Not sure what market you are in. In Vancouver there are not many opportunities. No 1L recruit, only two big firm positions, RA positions, various inhouse legal internships at different companies, clinic positions. At Allard, most of these positions were posted on the student career website and most of the postings came up in the weeks leading to finals. I know of a few students who got legal jobs at companies/small firms through their own research/cold calling/connections.
  7. You probably have a pretty good chance. Got in last cycle with similar stats and saw quite a few other people with similar stats get in this cycle in the accepted thread. Also the calculator up above and the index formula in the thread are pretty accurate in terms of determining your chances so check those out!
  8. 2018 1L Toronto Recruit

    PFO from Blakes and Davies, but received nothing from A&B and Dentons. Applied on a whim, but not expecting any ITCs based on grades. Do firms usually send out PFOs to everyone they don't offer an interview to?
  9. 1L Grades and Summer Jobs

    I am at Allard but looking at and open to options out in Calgary and Toronto. Thanks for the response! I figured as much but thought I would post just in case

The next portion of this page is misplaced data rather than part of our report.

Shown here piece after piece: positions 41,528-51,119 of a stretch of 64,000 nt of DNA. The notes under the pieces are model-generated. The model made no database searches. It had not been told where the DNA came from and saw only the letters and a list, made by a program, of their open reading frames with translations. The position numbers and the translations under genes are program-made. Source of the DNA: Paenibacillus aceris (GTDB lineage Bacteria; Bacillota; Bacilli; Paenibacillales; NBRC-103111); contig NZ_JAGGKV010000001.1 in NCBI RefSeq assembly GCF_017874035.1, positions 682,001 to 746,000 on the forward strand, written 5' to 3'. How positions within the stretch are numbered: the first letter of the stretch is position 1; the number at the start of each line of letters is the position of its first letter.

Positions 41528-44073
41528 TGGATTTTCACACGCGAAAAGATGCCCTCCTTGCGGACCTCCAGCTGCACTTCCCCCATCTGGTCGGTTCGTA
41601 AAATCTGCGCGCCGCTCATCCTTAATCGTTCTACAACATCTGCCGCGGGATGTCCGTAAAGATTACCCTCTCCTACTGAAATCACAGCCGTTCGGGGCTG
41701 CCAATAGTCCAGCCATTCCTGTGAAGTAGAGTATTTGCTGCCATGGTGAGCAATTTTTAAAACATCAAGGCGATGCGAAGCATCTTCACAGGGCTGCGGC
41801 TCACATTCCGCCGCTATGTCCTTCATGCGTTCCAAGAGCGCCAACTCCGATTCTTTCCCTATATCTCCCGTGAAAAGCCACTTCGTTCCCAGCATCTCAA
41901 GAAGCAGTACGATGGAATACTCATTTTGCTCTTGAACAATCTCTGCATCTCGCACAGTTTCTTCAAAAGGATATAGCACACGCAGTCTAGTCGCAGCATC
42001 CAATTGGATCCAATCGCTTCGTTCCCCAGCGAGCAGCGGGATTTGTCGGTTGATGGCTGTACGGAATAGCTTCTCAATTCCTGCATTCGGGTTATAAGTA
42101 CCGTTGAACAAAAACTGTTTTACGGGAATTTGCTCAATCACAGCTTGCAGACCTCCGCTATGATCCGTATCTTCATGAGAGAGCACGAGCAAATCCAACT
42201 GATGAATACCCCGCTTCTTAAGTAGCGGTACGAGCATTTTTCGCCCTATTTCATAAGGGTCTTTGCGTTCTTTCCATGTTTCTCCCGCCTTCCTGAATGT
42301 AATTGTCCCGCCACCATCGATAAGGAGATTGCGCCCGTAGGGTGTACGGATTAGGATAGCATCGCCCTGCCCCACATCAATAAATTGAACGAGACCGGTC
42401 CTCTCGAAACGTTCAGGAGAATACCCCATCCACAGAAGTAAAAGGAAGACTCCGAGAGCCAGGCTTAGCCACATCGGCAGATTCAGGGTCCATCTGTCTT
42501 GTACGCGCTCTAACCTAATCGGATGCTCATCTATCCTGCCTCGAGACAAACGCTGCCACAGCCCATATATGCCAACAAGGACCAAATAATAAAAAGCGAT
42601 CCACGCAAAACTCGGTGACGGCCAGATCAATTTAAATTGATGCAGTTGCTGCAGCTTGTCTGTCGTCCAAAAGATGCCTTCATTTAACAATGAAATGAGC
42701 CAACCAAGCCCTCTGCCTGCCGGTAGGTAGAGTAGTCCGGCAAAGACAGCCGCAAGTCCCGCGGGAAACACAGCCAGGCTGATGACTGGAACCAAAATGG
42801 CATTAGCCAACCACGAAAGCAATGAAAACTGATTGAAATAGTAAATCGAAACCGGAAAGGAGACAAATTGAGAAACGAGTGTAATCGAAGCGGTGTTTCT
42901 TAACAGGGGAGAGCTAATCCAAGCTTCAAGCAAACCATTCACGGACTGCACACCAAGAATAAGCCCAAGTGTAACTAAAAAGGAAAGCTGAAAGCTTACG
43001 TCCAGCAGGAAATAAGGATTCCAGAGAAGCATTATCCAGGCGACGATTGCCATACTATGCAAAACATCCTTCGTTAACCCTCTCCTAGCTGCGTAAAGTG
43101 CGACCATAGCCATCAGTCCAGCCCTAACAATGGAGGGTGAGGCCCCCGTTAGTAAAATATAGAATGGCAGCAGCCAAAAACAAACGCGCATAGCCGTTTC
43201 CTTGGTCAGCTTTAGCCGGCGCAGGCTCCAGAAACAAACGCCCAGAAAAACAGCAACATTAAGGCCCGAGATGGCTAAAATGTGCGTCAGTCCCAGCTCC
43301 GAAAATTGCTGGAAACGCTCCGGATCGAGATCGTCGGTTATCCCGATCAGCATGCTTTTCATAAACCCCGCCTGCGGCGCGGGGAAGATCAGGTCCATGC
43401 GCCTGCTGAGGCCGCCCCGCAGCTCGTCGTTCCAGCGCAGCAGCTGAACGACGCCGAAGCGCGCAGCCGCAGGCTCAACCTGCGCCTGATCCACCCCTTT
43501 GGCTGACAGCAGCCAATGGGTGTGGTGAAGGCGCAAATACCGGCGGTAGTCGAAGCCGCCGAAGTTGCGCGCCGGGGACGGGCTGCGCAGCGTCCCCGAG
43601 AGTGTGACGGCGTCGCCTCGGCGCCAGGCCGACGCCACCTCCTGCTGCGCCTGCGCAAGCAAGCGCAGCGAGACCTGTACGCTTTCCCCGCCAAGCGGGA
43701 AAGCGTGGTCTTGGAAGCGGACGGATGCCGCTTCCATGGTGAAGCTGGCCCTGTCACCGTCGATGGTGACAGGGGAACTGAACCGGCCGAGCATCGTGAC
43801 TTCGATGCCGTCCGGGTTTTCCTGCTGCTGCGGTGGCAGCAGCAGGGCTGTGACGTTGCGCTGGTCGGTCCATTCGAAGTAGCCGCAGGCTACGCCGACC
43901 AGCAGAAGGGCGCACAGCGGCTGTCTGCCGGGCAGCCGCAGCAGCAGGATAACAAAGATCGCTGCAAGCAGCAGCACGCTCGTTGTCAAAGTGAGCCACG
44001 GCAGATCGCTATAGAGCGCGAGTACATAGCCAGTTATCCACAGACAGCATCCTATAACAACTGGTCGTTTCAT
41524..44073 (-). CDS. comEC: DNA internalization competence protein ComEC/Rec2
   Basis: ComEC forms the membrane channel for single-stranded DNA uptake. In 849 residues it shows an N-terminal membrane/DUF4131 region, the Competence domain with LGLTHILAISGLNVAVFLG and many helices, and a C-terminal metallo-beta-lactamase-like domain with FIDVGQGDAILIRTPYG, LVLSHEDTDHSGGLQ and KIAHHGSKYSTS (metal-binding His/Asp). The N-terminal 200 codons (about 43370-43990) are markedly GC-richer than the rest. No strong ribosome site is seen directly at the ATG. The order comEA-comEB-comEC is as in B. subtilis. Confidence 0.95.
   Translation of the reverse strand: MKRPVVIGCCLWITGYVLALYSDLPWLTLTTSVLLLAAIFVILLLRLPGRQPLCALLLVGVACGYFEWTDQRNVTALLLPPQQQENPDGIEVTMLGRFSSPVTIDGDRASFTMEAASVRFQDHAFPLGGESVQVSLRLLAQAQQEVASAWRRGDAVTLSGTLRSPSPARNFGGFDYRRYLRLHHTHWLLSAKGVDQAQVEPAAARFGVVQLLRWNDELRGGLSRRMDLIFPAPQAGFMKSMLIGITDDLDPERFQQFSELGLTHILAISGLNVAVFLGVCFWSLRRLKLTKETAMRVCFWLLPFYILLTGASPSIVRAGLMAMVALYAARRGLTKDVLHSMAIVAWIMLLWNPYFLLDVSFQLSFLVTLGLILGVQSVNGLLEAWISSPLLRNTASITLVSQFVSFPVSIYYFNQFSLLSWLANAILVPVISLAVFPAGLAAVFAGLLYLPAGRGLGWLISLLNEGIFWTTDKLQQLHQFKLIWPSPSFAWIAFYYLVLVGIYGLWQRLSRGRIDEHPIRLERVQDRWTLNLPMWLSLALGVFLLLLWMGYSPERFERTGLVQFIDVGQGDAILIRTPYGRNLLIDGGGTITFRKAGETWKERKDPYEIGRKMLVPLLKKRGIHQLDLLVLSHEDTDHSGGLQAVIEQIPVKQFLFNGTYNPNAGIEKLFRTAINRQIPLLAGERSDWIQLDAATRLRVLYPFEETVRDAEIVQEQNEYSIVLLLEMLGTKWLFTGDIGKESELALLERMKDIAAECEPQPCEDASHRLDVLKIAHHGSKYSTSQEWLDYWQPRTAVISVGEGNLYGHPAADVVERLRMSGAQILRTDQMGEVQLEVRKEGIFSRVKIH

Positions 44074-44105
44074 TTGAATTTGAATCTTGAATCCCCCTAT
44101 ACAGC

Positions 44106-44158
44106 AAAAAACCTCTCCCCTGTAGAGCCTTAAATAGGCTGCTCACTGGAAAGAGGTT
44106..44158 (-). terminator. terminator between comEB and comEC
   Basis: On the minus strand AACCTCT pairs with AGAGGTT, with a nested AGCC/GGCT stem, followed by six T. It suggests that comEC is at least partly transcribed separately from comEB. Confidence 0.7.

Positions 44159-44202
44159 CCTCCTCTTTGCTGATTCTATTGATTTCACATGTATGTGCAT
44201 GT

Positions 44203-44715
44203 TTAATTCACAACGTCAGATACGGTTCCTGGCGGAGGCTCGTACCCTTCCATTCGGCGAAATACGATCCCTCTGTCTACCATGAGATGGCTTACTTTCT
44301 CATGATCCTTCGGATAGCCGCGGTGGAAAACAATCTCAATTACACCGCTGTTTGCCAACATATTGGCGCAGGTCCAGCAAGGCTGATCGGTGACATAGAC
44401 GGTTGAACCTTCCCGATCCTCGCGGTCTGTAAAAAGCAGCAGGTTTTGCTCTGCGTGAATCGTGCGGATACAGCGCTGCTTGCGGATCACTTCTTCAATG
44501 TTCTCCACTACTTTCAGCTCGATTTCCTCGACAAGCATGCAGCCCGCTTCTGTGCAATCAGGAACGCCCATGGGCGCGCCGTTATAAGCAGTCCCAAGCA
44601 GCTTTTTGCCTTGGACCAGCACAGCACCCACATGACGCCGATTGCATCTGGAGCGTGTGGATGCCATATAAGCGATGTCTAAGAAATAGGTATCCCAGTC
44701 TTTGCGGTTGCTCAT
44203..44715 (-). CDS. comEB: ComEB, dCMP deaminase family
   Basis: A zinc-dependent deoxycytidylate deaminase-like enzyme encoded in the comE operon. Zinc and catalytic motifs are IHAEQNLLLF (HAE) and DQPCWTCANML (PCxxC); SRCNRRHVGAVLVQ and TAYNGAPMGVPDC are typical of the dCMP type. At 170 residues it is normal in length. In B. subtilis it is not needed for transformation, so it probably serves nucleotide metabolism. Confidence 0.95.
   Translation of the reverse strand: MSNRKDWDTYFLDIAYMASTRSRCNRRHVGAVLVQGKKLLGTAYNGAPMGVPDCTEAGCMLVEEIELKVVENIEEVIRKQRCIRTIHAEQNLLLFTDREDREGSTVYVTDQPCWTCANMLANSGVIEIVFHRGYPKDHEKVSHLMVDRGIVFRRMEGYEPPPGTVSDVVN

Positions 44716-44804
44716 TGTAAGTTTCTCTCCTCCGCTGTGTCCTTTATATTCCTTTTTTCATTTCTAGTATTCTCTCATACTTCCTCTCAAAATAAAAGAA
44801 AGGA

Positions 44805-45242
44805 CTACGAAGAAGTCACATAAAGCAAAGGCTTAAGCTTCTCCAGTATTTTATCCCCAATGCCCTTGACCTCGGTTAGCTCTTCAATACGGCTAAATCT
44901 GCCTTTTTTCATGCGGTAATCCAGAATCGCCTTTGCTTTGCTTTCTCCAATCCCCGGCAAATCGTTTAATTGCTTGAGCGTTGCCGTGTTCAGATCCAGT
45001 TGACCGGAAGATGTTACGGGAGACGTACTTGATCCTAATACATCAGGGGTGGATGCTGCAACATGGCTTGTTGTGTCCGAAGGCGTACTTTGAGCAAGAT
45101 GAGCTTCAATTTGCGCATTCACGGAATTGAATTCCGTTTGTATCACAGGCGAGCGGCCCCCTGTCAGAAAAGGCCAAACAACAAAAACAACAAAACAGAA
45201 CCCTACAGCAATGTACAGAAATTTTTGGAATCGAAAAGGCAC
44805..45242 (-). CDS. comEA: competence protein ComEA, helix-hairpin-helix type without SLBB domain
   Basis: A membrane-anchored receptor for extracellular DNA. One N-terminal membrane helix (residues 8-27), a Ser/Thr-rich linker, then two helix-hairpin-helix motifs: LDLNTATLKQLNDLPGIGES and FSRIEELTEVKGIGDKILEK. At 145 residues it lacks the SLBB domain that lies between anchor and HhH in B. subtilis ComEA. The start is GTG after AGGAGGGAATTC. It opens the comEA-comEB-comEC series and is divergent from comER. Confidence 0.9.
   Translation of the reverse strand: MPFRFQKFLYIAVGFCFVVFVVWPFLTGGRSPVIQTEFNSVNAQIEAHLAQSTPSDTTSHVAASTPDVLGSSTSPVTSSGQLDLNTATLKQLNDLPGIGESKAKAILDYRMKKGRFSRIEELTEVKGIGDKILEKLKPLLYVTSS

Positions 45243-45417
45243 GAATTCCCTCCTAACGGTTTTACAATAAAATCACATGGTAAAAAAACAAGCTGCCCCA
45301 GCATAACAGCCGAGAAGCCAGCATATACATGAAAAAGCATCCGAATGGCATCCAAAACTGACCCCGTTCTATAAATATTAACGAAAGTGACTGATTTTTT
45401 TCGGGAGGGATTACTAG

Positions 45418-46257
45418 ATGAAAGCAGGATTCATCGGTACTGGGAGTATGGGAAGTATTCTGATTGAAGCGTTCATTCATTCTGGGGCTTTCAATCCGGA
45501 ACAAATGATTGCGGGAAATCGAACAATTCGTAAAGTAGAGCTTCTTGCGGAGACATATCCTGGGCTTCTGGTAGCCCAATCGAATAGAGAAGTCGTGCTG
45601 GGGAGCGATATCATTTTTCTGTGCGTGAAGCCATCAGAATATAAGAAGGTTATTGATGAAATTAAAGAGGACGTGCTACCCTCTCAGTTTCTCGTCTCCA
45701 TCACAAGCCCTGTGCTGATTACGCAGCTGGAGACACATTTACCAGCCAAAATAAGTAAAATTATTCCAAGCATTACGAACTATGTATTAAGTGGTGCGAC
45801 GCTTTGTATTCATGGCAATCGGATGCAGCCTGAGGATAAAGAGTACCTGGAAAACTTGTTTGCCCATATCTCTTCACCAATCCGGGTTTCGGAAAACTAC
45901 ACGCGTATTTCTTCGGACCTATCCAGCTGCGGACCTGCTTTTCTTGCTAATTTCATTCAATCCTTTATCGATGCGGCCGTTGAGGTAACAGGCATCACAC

10. 1L Grades and Summer Jobs

    Forgot the comma = legal research and writing, criminal
  11. 1L Grades and Summer Jobs

    Hey everyone! I was wondering if anyone can provide some insight about the impact of 1L grades on your prospects of getting an interview for the firm jobs in Toronto and/or Calgary. I ended up getting 3 A- (Property, Legal Research and Writing, Criminal), 3 B (Torts as one of them) and 1 C. But the C was in Contracts, which I have understood to be one of the important courses for firm jobs and probably summer legal jobs in general. As a result of the C, my total average drops to 75%, which I assume is less important than doing better in specific courses like Property, Contracts and Torts. What would be the impact of this grade on my chances of getting an interview and/or job for 1L summer in Calgary or Toronto with big firms? Please let me know if there is more info that is required to give a better answer !